The longer we wait, the larger the real war becomes. Iran has been at war with us for 27 years and we have yet to respond. As time passes, and our fecklessness is confirmed, the mullahs’ confidence grows. Surely they must believe that their moment has come, that we will never respond, that they can bloody us and force us to retreat. That is the clear lesson of Lebanon, and they are undoubtedly raising the stakes for the next round. The Iranian missiles used against Israeli warships off the coast of Lebanon are now pouring into Somalia, and will be used against our ships in one of the most strategically sensitive areas of the world economy. The clandestine network rolled up in London surely extends to this country, and it is only a matter of time until they get lucky. Just a few weeks ago, the Germans fortunately discovered powerful bombs on their railroads. The French found similar weapons a couple of years ago. The Italians have arrested 40 people, are expelling many others, and have more than a thousand under surveillance. 

These are the outlines of future events in the real war. We have a president who, despite his many weaknesses, speaks as if he understands it. But we have a secretary of state who speaks and acts as if she did not, a secretary of defense who has manifestly failed to grasp the true strategic dimensions of our peril, and an intelligence community that is still obsessed with the failed theories of the recent past, notably the nonsense about the unbridgeable Sunni-Shiite conflict. The president has finally begun to speak the truth about Islamic fascists, but he has yet to level with the American people about the magnitude of the real war, and ask them to support a strategy for victory. 

That strategy does not, even today, require greatly expanded military action against the terror masters. Our most potent weapon against them remains the rage and courage of their own peoples. We must support those people, we must openly call and work for regime change in Syria and Iran. Heartbreakingly and foolishly, our failure to support revolution makes military action more and more likely. If we do not do the logical and sensible things, if we do not deploy the massive political weapons at our disposal, we will end by doing terrible things. Or, shrinking from the consequences of such action, we will suffer defeat, and the world will be plunged into a darkness the likes of which any civilized person must dread.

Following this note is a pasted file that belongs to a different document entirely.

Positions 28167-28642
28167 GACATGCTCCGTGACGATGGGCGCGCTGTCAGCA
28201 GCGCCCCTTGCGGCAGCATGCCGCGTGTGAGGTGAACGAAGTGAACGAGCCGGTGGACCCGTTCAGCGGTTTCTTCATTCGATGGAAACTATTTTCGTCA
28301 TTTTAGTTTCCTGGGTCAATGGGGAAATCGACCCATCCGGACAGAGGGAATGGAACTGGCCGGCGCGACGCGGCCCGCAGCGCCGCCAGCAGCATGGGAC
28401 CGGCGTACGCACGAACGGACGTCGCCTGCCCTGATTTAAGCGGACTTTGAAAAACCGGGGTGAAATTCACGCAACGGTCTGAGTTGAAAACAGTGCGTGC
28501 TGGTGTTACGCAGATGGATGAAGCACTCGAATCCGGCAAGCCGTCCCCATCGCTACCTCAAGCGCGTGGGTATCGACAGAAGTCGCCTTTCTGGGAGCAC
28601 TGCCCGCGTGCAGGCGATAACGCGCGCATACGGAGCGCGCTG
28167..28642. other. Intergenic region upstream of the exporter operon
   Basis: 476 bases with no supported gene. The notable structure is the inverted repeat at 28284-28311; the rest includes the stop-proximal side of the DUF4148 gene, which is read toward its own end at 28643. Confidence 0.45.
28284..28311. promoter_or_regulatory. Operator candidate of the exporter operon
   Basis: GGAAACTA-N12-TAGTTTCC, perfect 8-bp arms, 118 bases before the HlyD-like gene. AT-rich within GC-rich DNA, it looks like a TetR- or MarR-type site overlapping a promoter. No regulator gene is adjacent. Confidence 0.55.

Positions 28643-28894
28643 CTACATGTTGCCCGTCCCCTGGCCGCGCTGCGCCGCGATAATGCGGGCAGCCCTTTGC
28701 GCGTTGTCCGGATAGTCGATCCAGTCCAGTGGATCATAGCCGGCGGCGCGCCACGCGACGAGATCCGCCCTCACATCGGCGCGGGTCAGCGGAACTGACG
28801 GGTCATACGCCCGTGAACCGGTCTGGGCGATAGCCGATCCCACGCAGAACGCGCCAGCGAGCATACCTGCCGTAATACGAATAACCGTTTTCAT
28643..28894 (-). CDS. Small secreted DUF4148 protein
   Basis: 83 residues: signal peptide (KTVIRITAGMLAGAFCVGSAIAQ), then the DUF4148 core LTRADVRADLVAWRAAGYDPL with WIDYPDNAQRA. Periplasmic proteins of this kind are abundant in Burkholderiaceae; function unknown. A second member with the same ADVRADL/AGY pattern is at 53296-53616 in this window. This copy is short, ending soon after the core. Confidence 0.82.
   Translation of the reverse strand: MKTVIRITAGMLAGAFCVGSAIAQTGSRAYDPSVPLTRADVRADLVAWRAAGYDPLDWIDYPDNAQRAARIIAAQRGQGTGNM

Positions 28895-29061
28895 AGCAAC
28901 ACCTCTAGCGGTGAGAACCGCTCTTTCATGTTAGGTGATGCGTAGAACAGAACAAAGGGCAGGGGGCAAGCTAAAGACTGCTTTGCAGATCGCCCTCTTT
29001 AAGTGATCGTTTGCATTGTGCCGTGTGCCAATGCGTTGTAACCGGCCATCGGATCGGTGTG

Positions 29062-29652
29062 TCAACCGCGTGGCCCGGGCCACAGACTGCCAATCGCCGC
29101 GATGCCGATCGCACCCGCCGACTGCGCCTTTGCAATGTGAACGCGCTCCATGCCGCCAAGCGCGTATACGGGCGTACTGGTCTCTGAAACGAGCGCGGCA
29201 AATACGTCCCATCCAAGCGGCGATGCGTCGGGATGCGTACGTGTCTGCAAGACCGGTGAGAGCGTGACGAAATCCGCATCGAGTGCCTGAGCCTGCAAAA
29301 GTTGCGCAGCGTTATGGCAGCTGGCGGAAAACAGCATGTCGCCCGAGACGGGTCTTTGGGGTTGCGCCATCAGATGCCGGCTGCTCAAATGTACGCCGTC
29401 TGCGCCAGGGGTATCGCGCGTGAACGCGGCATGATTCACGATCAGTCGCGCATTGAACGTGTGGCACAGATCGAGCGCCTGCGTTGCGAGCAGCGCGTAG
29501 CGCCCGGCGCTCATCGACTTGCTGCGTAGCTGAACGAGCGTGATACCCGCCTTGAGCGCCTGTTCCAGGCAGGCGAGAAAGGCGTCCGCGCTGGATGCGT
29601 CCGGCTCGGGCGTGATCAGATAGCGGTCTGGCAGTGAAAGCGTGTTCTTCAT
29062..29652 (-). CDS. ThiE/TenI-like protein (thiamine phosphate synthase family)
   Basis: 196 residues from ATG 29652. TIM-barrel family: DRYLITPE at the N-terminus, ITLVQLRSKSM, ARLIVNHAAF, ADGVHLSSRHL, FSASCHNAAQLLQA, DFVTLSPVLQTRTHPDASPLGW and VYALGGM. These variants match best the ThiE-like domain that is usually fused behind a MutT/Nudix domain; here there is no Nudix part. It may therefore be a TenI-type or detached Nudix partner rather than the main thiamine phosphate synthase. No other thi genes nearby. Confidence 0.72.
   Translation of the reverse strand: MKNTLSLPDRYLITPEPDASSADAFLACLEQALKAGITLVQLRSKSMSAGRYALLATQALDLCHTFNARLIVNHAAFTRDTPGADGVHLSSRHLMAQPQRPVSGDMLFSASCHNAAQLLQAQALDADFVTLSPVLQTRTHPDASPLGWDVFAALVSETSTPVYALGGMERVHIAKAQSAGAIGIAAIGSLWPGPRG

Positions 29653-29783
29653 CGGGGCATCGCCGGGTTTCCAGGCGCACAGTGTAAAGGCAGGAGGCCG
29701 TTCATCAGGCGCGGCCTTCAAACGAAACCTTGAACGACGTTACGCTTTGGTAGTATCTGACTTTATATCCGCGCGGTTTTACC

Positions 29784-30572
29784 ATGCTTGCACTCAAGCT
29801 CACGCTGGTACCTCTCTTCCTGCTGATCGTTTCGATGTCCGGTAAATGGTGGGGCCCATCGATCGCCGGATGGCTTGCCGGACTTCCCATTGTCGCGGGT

Faster, please. 

George Bush sometimes sounds more like the Mahdi, preaching jihad against infidels, than the leader of a western democracy. In his regular radio address to the American people on Saturday he linked the British alleged aircraft plotters with Hizbullah in Lebanon, and these in turn with the insurgents in Iraq and Afghanistan. 

All, said the president of the world's most powerful nation, share a "totalitarian ideology", and a desire to "establish a safe haven from which to attack free nations". Bush's remarks put me in mind of a proverb attributed to Ali ibn Abu Talib: "He who has a thousand friends has not a friend to spare, and he who has one enemy will meet him everywhere." 

In the United States a disturbingly large minority of people - polls suggest around 40% - remain willing to accept Bush's assertions that Americans and their allies, which chiefly means the British, are faced with a single global conspiracy by Islamic fundamentalists to destroy our societies. 

In less credulous Britain one could nowadays fit into an old-fashioned telephone box those who believe anything Bush or Tony Blair says about foreign policy. Many of us are consumed with frustration. We know that we face a real threat from Muslim fundamentalists, and that we are unlikely to begin to defeat this until we see it for what it is: something infinitely more complex, diffuse and nuanced than the US president wishes to suppose. 

There is indeed a common strand in the anger of Muslim radicals in many countries. They are frustrated by the cultural, economic and political dominance of the west, whose values they find abhorrent. In some, bitterness is increased by awareness of the relative failure of their own societies, which they blame on the west rather than their own shortcomings. 

They turn to violence in the spirit that has inspired fringe groups of revolutionaries through the ages. It is essential for the western democracies to defend themselves vigorously against such people, whose values and purposes are nihilistic. We must never lose sight of the fact that al-Qaida's terrorists attacked the twin towers on 9/11 before Bush began his reckless crusade, before the coalition went into Afghanistan and Iraq, before Israel entered Lebanon. 

In September 2001, most of the world clearly perceived that a monstrous crime had been committed against the United States, and that the defeat of al-Qaida was essential to global security. While many ordinary Muslims were by no means sorry to see American hubris punished, grassroots support for Osama bin Laden was still small, and remained so through the invasion of Afghanistan.